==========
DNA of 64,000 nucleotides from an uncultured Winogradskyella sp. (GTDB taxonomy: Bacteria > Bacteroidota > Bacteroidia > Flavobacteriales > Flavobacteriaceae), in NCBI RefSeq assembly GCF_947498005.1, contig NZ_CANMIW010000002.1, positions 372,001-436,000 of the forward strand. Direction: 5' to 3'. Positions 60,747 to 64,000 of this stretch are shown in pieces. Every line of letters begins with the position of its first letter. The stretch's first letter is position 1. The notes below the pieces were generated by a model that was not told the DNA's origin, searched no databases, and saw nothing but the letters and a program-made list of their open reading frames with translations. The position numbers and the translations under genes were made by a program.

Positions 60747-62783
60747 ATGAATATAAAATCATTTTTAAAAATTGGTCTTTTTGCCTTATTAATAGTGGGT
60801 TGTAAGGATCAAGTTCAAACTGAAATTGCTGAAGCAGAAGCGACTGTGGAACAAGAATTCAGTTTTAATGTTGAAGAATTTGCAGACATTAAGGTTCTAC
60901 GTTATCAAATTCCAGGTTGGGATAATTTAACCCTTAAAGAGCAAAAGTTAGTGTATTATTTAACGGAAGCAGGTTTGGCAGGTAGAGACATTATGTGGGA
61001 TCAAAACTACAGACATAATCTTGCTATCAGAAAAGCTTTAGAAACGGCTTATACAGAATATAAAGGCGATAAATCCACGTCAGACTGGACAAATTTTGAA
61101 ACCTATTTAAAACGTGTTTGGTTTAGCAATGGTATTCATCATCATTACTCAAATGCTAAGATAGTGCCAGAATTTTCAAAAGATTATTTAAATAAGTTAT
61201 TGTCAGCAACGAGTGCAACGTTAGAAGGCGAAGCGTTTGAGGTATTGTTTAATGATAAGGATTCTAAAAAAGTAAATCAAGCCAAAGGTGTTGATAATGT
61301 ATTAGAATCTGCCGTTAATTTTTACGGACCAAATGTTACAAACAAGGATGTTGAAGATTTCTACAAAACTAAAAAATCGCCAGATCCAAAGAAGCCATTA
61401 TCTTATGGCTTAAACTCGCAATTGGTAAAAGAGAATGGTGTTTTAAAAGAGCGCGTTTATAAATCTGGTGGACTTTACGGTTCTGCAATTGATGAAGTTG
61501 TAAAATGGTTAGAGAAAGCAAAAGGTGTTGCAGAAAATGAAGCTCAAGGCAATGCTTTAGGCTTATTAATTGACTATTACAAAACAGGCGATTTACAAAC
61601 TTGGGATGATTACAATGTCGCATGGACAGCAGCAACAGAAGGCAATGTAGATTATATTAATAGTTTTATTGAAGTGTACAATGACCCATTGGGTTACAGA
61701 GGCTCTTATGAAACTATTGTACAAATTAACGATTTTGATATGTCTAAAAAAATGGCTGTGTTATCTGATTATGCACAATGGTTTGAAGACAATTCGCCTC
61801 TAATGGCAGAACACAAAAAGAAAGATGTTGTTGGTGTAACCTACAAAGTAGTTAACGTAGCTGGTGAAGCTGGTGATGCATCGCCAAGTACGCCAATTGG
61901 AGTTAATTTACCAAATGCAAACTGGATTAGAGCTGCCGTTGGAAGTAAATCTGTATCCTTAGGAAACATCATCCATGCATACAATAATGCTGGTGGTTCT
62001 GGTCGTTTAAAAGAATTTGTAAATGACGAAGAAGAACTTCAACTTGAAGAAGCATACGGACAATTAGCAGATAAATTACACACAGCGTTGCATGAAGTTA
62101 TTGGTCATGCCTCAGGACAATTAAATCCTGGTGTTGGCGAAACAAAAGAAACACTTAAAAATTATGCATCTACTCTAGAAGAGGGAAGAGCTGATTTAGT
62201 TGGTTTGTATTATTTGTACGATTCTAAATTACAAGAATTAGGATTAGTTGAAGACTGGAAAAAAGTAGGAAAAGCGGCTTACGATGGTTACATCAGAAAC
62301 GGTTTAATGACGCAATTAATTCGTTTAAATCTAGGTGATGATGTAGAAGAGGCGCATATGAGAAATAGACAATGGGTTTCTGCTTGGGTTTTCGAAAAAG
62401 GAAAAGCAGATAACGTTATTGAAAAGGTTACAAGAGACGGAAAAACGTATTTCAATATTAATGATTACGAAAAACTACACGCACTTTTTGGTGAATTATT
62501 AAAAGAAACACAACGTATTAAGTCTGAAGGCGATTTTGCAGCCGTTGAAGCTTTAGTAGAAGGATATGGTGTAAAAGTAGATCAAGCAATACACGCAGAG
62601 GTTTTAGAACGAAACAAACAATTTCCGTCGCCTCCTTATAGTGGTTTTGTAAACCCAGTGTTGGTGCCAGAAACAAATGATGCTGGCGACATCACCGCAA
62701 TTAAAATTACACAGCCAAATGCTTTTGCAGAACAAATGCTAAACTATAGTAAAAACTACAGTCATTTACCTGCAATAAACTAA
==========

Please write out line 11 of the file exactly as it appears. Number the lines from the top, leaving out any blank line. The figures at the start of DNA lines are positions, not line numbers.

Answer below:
61501 TAAAATGGTTAGAGAAAGCAAAAGGTGTTGCAGAAAATGAAGCTCAAGGCAATGCTTTAGGCTTATTAATTGACTATTACAAAACAGGCGATTTACAAAC